Repository Posting Date:
26-Oct-2011
Date of Publication:
17-Oct-2011
Sponsors:
Sigma Theta Tau International

Full metadata record

DC FieldValue Language
dc.typePresentationen_GB
dc.titleA Randomized Comparison Study of the Efficacy of Cognitive Nursing Intervention for the Self-Management of Auditory Hallucinationsen_GB
dc.identifier.urihttp://hdl.handle.net/10755/149251-
dc.description.abstract<table><tr><td colspan="2" class="item-title">A Randomized Comparison Study of the Efficacy of Cognitive Nursing Intervention for the Self-Management of Auditory Hallucinations</td></tr><tr class="item-sponsor"><td class="label">Conference Sponsor:</td><td class="value">Sigma Theta Tau International</td></tr><tr class="item-year"><td class="label">Conference Year:</td><td class="value">2003</td></tr><tr class="item-author"><td class="label">Author:</td><td class="value">England, Margaret Caroline, PhD</td></tr><tr class="item-institute"><td class="label">P.I. Institution Name:</td><td class="value">University of Windsor</td></tr><tr class="item-author-title"><td class="label">Title:</td><td class="value">Associate Professor</td></tr><tr class="item-email"><td class="label">Email:</td><td class="value">mengland@uwindsor.ca</td></tr><tr><td colspan="2" class="item-abstract">Recent clinical trials indicate potential benefits of cognitive therapy for the self-management of intrusive, malevolent, hard-to-avoid auditory hallucinations. The purpose of this repeated measures, quasi-experimental comparison study was to determine the efficacy of a cognitive nursing intervention (CNI) for improving health-related quality of life of 32 mostly white, community-dwelling voice hearers assigned a DSM-IV diagnosis of schizophrenia. The research was grounded in the perspective that voice hearers can enhance their ability to relate in a meaningful way with both themselves and their &quot;voices&quot; by considering the holistic nature and worthiness of particular voice events. Subjects were randomly assigned to receive CNI plus standard care (CNI+ST) (n=17) or standard care (ST) (n=15). Participants in the CNI+ST condition received 90-minute sessions of CNI each week over a period of 12 weeks. Subjects completed an inventory of their voice experiences at the beginning of the sessions; and developed cue cards as prompts for coping in the later half of the sessions. Data on outcome variables were obtained at baseline, 3 months, and 15 months after initiation of treatment. According to the research, subjects in the CNI+ST condition relative to the ST condition, reported significantly more improvement in depression and other psychiatric symptoms, self-esteem, and health-related quality of life; and limited improvement in subjective deficit symptoms. Although subjects in both conditions reported significant improvement in distressing auditory hallucinations, only the subjects in the CNI+ST condition sustained the improvement over time. At a 3 month follow-up evaluation, 12 (70.1%) CNI+ST subjects and no ST subjects showed a 50% or greater improvement in psychiatric symptoms, self-esteem, and health-related quality of life. One year later, 11 of the 12 (91.7%) CNI+ST subjects had sustained their gains. These findings provide encouragement for researchers to continue with development of cognitive nursing interventions for the self-management of distressing auditory hallucinations.</td></tr></table>en_GB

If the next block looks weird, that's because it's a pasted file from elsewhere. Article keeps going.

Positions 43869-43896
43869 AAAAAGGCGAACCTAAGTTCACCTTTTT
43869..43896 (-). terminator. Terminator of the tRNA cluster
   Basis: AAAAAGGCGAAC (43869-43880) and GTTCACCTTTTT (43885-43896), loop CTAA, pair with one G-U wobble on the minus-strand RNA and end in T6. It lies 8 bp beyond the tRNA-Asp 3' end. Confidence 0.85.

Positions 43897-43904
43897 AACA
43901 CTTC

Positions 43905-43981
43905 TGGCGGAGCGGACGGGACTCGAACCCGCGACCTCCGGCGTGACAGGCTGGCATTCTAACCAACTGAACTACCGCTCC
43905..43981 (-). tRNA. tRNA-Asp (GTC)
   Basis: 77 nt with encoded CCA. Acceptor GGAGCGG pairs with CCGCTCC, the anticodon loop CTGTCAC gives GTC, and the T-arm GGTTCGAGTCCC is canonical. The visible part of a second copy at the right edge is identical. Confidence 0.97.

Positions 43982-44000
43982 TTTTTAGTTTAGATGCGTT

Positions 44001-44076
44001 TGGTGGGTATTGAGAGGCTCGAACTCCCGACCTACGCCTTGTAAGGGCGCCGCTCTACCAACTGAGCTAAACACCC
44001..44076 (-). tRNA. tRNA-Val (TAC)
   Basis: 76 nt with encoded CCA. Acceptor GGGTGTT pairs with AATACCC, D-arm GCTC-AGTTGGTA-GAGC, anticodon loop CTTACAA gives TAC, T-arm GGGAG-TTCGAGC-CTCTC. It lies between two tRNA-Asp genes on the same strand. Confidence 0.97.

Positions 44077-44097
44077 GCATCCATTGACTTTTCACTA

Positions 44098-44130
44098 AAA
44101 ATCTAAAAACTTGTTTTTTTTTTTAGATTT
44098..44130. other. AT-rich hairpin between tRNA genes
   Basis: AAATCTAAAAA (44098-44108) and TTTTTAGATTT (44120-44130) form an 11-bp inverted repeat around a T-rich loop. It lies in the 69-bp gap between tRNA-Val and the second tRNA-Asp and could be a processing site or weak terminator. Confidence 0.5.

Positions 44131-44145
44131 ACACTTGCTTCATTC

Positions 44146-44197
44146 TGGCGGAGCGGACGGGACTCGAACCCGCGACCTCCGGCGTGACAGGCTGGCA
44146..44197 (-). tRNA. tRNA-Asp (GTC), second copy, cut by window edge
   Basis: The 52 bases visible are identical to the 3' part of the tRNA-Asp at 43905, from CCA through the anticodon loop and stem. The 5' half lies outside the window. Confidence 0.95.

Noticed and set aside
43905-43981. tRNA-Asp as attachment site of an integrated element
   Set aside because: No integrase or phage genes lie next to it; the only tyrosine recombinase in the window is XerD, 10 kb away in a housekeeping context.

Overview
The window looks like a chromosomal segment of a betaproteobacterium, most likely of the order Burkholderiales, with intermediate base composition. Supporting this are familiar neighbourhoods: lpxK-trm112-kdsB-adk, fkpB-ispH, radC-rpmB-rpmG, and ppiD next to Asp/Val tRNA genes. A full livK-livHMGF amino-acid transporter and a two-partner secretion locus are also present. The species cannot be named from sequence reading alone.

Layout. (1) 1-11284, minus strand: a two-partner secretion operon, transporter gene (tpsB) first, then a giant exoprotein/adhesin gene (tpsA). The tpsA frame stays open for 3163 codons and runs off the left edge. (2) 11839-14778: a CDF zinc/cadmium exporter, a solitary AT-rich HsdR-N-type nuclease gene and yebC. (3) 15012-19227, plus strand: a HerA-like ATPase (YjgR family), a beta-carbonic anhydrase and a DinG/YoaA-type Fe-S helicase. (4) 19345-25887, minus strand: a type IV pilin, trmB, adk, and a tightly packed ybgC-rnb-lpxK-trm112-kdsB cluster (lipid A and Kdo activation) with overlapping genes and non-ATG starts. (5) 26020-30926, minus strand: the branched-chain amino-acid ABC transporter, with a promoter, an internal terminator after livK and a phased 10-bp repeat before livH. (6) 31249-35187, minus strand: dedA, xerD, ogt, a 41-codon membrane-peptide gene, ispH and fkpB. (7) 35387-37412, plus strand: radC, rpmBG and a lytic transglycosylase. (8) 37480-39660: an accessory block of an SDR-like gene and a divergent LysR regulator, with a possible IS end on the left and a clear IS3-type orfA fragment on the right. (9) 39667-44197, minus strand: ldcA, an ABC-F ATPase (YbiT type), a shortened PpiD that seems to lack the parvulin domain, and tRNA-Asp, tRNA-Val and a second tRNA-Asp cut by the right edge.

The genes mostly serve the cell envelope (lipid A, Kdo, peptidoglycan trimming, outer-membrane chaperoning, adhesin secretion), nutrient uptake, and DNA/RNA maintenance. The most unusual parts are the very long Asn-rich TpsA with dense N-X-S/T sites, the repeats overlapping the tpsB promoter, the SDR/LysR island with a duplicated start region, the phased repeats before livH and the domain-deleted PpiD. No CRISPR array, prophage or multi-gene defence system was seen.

dc.date.available2011-10-26T09:58:50Z-
dc.date.issued2011-10-17en_GB
dc.date.accessioned2011-10-26T09:58:50Z-
dc.description.sponsorshipSigma Theta Tau Internationalen_GB